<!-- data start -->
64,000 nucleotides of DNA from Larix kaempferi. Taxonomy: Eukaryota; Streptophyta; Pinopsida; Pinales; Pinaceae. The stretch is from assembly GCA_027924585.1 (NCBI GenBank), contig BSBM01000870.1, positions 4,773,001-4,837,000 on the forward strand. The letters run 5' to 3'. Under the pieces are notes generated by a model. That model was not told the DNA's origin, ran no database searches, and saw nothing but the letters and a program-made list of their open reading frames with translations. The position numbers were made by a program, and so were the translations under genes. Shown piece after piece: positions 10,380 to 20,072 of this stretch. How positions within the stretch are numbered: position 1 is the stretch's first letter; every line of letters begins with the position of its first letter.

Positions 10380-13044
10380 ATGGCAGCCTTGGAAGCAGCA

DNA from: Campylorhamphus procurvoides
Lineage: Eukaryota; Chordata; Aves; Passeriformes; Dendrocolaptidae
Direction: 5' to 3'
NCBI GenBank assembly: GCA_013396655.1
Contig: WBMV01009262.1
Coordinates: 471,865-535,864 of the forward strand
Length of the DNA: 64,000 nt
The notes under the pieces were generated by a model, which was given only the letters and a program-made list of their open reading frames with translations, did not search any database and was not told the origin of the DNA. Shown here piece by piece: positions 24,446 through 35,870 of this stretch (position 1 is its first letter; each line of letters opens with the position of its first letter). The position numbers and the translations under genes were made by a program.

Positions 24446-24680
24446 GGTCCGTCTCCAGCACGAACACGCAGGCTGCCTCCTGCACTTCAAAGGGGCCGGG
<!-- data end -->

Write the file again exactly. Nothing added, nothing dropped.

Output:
64,000 nucleotides of DNA from Larix kaempferi. Taxonomy: Eukaryota; Streptophyta; Pinopsida; Pinales; Pinaceae. The stretch is from assembly GCA_027924585.1 (NCBI GenBank), contig BSBM01000870.1, positions 4,773,001-4,837,000 on the forward strand. The letters run 5' to 3'. Under the pieces are notes generated by a model. That model was not told the DNA's origin, ran no database searches, and saw nothing but the letters and a program-made list of their open reading frames with translations. The position numbers were made by a program, and so were the translations under genes. Shown piece after piece: positions 10,380 to 20,072 of this stretch. How positions within the stretch are numbered: position 1 is the stretch's first letter; every line of letters begins with the position of its first letter.

Positions 10380-13044
10380 ATGGCAGCCTTGGAAGCAGCA

DNA from: Campylorhamphus procurvoides
Lineage: Eukaryota; Chordata; Aves; Passeriformes; Dendrocolaptidae
Direction: 5' to 3'
NCBI GenBank assembly: GCA_013396655.1
Contig: WBMV01009262.1
Coordinates: 471,865-535,864 of the forward strand
Length of the DNA: 64,000 nt
The notes under the pieces were generated by a model, which was given only the letters and a program-made list of their open reading frames with translations, did not search any database and was not told the origin of the DNA. Shown here piece by piece: positions 24,446 through 35,870 of this stretch (position 1 is its first letter; each line of letters opens with the position of its first letter). The position numbers and the translations under genes were made by a program.

Positions 24446-24680
24446 GGTCCGTCTCCAGCACGAACACGCAGGCTGCCTCCTGCACTTCAAAGGGGCCGGG